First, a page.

According to a recent Leger survey, 48% of English-speaking Quebecers are optimistic, and 46% are pessimistic about their outlook for the economy. These results resemble the views of Francophone Quebecers, with 49% of them expressing optimism and 46% expressing pessimism about their economic outlook.
The survey was conducted for the Community Economic Development and Employability Corporation (CEDEC) in partnership with the Association for Canadian Studies (ACS) and the COVID-19 Social Impacts Network from May 1 to May 6, 2020. Including 694 English-speaking Quebecers out of 1638 respondents, it provides insights into the economic outlook of English-speaking and Francophone Quebecers in the context of the COVID-19 pandemic. Specifically, results indicate that English speakers:
- agree with Francophones that reopening and supporting small businesses and getting people back to work should be the priorities for the Post COVID-19 economic recovery. A larger percentage of English speakers stressed the importance of ensuring the safety of workers.
- are more concerned than Francophones about their ability to meet their financial obligations, 16% and 11% respectively;
- self-identified as less likely to qualify for the Canada Emergency Response Benefit (CERB) than their Francophone counterparts, 54% and 49% respectively;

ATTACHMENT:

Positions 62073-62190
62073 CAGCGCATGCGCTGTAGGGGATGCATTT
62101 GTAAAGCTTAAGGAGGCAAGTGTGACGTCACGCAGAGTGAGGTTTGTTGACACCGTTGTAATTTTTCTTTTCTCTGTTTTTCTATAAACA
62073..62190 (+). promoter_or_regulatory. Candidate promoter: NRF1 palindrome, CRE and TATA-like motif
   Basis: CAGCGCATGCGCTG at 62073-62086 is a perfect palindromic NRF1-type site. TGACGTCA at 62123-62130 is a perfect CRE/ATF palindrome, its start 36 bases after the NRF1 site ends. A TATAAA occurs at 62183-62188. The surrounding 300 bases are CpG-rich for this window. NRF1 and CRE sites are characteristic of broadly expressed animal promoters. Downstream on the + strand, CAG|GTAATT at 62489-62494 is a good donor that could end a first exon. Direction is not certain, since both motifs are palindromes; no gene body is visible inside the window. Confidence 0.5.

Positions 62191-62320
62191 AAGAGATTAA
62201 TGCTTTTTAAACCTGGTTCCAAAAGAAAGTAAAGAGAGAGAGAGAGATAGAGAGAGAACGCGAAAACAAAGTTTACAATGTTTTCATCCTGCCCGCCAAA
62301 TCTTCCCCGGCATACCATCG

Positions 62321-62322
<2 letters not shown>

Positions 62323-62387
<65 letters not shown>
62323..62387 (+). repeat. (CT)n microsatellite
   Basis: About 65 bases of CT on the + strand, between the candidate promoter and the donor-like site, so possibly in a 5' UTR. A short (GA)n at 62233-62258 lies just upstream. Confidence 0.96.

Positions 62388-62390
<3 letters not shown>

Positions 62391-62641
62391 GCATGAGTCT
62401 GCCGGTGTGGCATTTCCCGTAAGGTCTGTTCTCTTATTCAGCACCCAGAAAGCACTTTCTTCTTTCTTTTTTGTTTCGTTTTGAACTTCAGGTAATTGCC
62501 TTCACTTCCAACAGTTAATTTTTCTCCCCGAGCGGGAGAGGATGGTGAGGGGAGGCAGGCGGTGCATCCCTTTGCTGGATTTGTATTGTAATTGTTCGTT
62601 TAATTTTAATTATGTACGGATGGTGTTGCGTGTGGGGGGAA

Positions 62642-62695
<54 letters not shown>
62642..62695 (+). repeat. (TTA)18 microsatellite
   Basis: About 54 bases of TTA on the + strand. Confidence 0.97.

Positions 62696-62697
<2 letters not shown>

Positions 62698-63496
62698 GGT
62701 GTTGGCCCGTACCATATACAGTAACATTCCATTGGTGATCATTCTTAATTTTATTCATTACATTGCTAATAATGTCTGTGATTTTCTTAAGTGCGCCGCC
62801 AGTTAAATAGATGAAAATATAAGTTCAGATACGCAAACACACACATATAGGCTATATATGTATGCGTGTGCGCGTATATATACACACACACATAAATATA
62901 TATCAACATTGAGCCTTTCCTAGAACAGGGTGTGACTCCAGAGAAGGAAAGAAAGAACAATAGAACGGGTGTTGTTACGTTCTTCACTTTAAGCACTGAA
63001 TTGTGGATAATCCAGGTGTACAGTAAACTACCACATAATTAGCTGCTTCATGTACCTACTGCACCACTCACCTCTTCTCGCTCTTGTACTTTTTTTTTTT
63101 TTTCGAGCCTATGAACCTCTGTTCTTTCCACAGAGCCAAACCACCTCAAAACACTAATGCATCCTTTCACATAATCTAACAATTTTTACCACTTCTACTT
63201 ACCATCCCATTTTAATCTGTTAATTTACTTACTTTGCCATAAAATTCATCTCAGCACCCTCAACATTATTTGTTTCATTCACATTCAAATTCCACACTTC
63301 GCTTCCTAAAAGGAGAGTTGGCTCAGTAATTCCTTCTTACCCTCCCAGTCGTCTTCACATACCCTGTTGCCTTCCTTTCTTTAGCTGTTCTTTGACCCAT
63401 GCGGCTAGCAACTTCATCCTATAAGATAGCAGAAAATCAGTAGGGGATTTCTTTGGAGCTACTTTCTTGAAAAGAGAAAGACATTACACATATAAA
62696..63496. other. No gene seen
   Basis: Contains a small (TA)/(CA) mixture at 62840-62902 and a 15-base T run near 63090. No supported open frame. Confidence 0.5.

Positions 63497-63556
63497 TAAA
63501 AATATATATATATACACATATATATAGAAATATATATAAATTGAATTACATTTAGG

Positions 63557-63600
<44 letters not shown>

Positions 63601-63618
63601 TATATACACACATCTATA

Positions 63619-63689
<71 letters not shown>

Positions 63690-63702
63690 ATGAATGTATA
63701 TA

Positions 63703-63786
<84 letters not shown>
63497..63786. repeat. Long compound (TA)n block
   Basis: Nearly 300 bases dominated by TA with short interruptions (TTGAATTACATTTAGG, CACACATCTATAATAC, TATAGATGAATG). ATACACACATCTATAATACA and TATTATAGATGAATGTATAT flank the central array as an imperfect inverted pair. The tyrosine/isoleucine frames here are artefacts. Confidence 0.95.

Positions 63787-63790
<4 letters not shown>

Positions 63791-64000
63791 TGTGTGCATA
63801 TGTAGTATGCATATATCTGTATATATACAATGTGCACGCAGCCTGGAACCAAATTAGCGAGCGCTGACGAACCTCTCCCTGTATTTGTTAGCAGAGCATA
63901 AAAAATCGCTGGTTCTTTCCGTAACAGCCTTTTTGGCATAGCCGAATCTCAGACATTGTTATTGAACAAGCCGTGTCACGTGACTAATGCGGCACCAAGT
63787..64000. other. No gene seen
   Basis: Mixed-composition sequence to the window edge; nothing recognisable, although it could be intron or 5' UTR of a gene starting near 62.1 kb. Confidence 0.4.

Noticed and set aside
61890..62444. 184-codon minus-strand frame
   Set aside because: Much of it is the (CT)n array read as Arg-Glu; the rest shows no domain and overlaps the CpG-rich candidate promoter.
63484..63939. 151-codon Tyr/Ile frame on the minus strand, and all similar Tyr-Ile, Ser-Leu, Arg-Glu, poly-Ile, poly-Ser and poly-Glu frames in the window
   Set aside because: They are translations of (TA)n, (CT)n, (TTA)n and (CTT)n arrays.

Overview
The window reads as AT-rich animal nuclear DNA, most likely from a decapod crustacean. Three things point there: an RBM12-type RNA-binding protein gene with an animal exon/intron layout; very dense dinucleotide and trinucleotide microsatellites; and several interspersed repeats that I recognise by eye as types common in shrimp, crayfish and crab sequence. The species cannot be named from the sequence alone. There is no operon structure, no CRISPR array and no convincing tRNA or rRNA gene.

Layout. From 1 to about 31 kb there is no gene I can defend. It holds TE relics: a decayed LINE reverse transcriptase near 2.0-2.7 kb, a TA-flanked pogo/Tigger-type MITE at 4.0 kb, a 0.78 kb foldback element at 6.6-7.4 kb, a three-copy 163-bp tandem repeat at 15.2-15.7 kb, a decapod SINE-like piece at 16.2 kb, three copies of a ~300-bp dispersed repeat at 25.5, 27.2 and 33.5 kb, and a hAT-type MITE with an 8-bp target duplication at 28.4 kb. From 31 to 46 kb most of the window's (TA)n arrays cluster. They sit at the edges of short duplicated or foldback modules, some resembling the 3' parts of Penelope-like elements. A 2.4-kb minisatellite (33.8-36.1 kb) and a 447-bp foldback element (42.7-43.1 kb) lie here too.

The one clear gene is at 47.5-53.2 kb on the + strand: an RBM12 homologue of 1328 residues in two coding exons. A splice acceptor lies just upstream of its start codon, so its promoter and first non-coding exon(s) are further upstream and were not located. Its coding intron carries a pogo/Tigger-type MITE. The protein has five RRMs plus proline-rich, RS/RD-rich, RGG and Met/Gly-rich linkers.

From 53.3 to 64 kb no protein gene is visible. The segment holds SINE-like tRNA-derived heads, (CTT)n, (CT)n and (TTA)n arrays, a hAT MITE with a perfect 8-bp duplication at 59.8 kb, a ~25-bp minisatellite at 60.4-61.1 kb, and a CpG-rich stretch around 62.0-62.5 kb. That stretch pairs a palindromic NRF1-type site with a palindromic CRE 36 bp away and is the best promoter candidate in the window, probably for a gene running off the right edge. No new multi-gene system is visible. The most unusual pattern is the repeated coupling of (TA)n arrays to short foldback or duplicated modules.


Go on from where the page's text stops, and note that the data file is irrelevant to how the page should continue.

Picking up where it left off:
- are less comfortable to return to the workplace Post COVID-19, with English speakers in Montreal the least comfortable.
“Overall survey results are not surprising,” said John Buck, President and CEO of the Community Economic Development and Employability Corporation (CEDEC). “They indicate a broad spectrum of views and attitudes about Quebecers’ current economic outlook, which is to be expected in this time of unprecedented economic challenge.”
“Of note,” stressed Buck, “is the agreement among Quebecers to prioritize small business and labour force development in COVID-19 recovery plans. In addition, English speakers specifically desire a continuing focus on safety and income support for those who need it.”
“These findings will help us to continue to promote the need for an unprecedented level of public, private and civil society collaboration which is essential for successful post-COVID-19 economic recovery,” concluded Buck.